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Jupiter’s Great Red Spot got its first-ever close up last week

17 Jul 2017, 14:44 UTC
Jupiter’s Great Red Spot got its first-ever close up last week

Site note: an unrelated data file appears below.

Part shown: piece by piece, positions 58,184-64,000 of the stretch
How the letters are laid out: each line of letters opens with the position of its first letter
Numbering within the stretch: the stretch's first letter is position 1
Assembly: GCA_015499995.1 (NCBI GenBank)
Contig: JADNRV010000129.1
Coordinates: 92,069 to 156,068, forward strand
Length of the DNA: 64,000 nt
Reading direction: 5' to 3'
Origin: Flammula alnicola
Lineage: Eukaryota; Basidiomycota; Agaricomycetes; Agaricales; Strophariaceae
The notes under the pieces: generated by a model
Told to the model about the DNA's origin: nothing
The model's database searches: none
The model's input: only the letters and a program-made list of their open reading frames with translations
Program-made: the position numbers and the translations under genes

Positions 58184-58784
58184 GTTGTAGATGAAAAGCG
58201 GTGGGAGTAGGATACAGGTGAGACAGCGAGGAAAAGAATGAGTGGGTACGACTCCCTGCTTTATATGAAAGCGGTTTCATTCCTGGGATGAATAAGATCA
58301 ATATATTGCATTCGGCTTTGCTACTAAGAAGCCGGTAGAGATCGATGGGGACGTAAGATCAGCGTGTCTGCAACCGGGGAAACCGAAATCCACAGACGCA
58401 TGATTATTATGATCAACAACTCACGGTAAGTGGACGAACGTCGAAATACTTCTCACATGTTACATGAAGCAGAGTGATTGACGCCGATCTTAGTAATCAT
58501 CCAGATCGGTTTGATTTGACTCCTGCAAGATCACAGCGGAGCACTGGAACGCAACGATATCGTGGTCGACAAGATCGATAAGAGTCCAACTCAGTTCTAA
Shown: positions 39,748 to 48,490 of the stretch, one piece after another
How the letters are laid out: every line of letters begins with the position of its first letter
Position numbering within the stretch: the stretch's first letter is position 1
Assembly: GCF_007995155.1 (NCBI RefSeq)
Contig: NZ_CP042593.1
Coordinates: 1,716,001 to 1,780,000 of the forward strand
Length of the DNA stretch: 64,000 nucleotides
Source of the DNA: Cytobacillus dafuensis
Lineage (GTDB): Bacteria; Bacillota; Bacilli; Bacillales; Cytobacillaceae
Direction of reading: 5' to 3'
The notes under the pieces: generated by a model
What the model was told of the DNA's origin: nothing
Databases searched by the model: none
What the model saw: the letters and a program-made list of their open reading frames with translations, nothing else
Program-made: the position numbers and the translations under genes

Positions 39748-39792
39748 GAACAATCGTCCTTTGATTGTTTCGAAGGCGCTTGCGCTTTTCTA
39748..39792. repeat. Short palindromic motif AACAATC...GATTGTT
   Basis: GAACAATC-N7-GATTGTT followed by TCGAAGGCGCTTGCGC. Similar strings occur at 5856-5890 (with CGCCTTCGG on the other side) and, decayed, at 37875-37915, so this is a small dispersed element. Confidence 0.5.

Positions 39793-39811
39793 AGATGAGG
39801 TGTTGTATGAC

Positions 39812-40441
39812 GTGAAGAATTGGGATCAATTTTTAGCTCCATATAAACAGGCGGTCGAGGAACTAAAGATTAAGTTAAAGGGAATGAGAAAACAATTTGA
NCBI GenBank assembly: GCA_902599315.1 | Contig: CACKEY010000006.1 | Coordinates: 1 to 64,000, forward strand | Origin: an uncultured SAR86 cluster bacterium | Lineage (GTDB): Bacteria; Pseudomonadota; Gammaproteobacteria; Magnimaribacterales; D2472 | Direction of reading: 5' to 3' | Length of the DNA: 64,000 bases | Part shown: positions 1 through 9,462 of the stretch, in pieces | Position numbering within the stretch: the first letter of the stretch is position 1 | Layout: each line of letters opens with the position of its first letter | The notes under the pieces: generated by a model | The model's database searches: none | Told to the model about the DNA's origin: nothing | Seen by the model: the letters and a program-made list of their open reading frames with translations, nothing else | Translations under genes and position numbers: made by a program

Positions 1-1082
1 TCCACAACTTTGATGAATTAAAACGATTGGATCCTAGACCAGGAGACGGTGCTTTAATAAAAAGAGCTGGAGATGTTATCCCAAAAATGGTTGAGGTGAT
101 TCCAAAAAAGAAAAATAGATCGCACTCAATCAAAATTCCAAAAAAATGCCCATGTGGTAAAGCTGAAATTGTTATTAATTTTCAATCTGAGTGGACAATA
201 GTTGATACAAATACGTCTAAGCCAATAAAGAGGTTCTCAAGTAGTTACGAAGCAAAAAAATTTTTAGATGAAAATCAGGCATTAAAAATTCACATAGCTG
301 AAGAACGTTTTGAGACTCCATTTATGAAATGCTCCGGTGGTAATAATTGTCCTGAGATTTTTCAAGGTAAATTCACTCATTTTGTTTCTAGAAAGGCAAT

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The Great Red Spot on Jupiter, as imaged from Voyager 1 in 1979. This was the closest view of the Great Red Spot ever obtained, but the Juno spacecraft will get approximately 20 times closer than Voyager 1 ever did. Image credit: NASA / Voyager 1.Nothing has ever come closer than NASA’s Voyager 1, nearly 40 years ago. Last week, all that changed.“Juno will peer hundreds of miles downward into the atmosphere with its microwave radiometer, which passively senses heat coming from within the planet. This capability will enable Juno to reveal the deep structure of the Great Red Spot, along with other prominent Jovian features, such as the colorful cloud bands.” -Tricia TalbertJupiter is the Solar System’s largest planet, with the largest continuously-raging storm ever known.At 317 the mass of Earth, Jupiter is the largest and most massive planet in the solar system, and it also boasts the largest storm: the Great Red Spot, as seen here. Image credit: NASA, ESA, and E. Karkoschka (U. Arizona).Jupiter’s Great Red Spot (GRS) was discovered in 1665, raging continuously from at least 1830 until today.At earlier times than the late 1970s, Jupiter’s Great Red Spot was in between the large, dark bands, ...

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